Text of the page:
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Interviewing and Interrogation: The Trap of Too Many Choices | Tip # 21 of 101 Tips

Interviewing and Interrogation

The “trap” of giving too many choices.

Without a doubt, there is no such thing as a perfect interviewing and interrogation session. Smart interviewers however, will learn from their mistakes and should be doing extensive reading and research to human behaviors, reaction and response behaviors and most importantly how to use ethical and effective persuasion tactics. One pitfall that can be avoided is overwhelming a subject with too many choices to make during any interviewing and interrogation event.

Okay, I’ll admit that one of my favorite desserts is cheesecake.  I love cheesecake! Unfortunately, my problem is I’ve probably never met a cheesecake recipe that I didn’t like.  Therein lies the problem!  As you can imagine, a trip to the “Cheesecake Factory” can be a nightmare for me.  So many choices, so little time, and the futility of guarding my waistline. The problem (albeit a good one!) is that the Cheese Cake Factory has so many good cheese cake variations and I can’t decide.  Eventually when I do decide, there is always that nagging question in my mind “Wonder if that “other one” was really good?”

The same problem exists during an interviewing and interrogation session.  As the interviewer, there is often the urge to “overwhelm” the subject with every piece of evidence and information we have at our disposal.  The end goal being that the subject will feel it is futile to even resist saying “No” to our overtures for cooperation or an admission or even confession.  The is invariably true during “guilt assumptive” or “accusatory” styles of interviewing and interrogation.  The end result is often non-productive.

When a subject is overloaded during interviewing and interrogation, three things will happen:

  1. Your subject will be frustrated because they are being face with too many choices at one time.
  2. Because the subject is faced with too many choices, the decision making time frame is exponentially extended.  This often triggers the interviewer to push that much harder.
  3. When a person overwhelmed with choices and feels they are being pushed to a decision their first instinctive reaction is to survive and reject all the choices.

During any interviewing and interrogation scenario, only offer your subject one issue at a time to consider.  Resolve the issue and only put it aside if absolutely necessary before you bring up a new issue.  Your overall results will be faster and more positive.

Watch Tip # 21 of 101 Tips for Interviewers and Interrogators and learn more!

interviewing and interrogation video tips

101 Tips for Interview & Interrogators

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Interview and Interrogation Training: It’s Not One and Done.

One interview and interrogation training course is NOT a vaccination!  Just because you took one course on the topic doesn’t mean you don’t need or won’t benefit from any more follow-up training. More often that not investigators and especially their administrators maintain the philosophy that once you take a course on interview and interrogation, you don’t really need any more training on the topic for the rest of your career.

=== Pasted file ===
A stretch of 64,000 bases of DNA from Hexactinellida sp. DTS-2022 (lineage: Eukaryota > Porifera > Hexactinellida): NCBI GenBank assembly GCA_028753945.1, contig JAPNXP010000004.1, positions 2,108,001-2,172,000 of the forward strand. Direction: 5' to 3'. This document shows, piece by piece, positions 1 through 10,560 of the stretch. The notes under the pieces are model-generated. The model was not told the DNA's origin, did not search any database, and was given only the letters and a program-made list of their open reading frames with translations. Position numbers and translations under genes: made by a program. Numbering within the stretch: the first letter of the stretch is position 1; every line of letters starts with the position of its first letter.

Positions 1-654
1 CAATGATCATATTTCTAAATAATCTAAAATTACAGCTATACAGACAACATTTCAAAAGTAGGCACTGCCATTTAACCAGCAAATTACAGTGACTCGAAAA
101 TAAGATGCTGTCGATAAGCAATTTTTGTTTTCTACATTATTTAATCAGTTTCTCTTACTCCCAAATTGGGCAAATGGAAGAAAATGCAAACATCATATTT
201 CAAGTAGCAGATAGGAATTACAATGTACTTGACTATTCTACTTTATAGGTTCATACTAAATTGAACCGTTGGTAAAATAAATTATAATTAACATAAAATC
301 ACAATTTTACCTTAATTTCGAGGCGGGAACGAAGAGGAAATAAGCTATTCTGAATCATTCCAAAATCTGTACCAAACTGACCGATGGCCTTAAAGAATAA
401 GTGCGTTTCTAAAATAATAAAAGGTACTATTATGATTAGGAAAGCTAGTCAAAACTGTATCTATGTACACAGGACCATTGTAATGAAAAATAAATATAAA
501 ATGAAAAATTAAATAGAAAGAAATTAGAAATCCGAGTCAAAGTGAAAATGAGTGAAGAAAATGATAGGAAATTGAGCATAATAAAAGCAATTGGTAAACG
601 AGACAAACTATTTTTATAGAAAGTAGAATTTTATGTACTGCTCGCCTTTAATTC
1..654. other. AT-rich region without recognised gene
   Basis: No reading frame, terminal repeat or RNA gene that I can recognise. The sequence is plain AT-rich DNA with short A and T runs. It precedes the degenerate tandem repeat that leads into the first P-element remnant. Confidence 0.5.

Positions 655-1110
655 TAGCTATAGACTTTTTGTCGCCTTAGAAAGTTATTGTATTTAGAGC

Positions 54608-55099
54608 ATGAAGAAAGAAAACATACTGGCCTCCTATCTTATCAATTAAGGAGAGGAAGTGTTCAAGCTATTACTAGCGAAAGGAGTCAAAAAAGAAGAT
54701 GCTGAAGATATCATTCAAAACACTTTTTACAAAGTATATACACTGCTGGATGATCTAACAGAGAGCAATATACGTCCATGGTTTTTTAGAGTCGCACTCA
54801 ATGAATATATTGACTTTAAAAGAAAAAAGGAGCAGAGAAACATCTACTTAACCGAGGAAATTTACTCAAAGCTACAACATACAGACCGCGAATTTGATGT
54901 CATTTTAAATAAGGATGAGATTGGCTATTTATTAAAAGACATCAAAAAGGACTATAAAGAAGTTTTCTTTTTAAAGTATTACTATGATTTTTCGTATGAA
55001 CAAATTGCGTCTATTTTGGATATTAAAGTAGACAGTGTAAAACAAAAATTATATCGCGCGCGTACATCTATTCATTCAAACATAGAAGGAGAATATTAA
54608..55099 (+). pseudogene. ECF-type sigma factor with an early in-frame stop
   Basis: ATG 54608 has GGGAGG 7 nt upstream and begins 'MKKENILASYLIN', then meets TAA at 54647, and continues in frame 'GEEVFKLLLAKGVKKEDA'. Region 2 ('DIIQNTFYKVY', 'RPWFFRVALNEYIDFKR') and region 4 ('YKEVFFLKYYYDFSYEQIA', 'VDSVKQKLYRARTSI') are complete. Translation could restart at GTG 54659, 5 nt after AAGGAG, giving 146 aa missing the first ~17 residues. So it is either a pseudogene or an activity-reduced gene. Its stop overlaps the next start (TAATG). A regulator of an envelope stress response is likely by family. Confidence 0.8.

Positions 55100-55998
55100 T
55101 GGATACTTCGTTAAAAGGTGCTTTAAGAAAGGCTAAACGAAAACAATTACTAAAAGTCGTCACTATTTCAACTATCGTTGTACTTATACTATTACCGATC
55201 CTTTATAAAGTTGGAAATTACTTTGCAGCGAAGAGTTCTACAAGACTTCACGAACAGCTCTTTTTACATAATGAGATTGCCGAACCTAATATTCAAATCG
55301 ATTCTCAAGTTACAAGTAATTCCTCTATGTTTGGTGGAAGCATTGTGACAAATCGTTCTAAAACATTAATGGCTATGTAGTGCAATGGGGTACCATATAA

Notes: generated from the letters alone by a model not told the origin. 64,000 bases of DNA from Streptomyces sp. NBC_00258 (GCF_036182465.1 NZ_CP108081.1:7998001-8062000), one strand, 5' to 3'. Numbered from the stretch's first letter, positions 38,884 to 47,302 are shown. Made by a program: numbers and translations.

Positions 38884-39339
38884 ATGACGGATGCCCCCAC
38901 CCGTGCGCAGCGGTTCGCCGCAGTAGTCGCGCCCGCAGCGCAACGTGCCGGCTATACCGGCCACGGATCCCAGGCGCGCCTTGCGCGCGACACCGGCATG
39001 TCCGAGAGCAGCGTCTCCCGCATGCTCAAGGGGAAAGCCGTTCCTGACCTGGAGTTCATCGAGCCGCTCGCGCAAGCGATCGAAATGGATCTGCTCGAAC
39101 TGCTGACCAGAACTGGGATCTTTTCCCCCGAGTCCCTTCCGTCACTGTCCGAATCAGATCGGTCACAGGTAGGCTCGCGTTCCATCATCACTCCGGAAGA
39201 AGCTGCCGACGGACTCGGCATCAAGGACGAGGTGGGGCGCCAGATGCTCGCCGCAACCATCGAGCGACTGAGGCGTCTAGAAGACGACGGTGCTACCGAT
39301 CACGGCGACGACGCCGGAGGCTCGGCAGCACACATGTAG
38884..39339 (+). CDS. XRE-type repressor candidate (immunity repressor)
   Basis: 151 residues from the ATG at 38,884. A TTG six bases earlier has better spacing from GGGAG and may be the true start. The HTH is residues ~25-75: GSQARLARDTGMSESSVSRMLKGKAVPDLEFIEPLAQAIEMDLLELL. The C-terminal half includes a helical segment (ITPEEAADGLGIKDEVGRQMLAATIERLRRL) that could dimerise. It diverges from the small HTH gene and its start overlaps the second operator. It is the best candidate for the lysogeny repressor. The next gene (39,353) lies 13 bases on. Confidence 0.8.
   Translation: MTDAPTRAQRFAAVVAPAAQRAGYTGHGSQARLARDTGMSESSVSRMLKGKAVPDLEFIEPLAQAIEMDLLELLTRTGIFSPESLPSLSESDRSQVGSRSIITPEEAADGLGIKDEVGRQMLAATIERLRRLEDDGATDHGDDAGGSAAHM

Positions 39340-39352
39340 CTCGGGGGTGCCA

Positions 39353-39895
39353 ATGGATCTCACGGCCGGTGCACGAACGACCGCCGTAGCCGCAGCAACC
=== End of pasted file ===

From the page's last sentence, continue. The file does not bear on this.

The last 10 – 12 years has seen an enormous amount new research and legal rulings on interview and interrogation.  To maintain a high level of proficiency and reduce personal legal liability, investigators should be constantly studying and researching interview and interrogation research as well as their particular field of expertise. A VERY large majority of the research has proven that many of our detection of deception techniques are absolutely wrong!  Unfortunately misdiagnosis of deception signs is one of the leading causes of false confessions.  Even more disturbing is how many people teaching interview and interrogation have been ignoring the empirical research and are responsible for continuing to perpetuate myths about deception and interrogation.

Questions the professional interviewer & interrogator should ask themselves –

  1. Am I dedicated to being the best in my field including my interview & interrogation skills?  Am I a “virtuoso” in my field or am I just average?
  2. Am I spending 30 – 60 minutes per day reading about interview and interrogation or about my area of specialization?
  3. Have I ever spent the equivalent of the cost of a gourmet cup of coffee on educating and improving myself and my knowledge base?
  4. How long ago did I take any training or refresher training on interview & interrogation?
  5. Have I really looked at the true “source” of my interview and interrogation training? Is what I am being taught supported by empirical evidence or is it just anecdotal.  As business expert Mark Sanborn wrote in his latest business book “Up, Down or Sideways,” despite popular belief “data is not the plural of anecdotal.”
  6. Am I learning for the future?  The more you learn, the more you know what you are going to need to learn to be able to adapt to what you will encounter in the future.

If nothing else, there is one more VERY good reason to read, research and study our interview and interrogation skills.  We dramatically improve our chances of success in the interview room and in the field.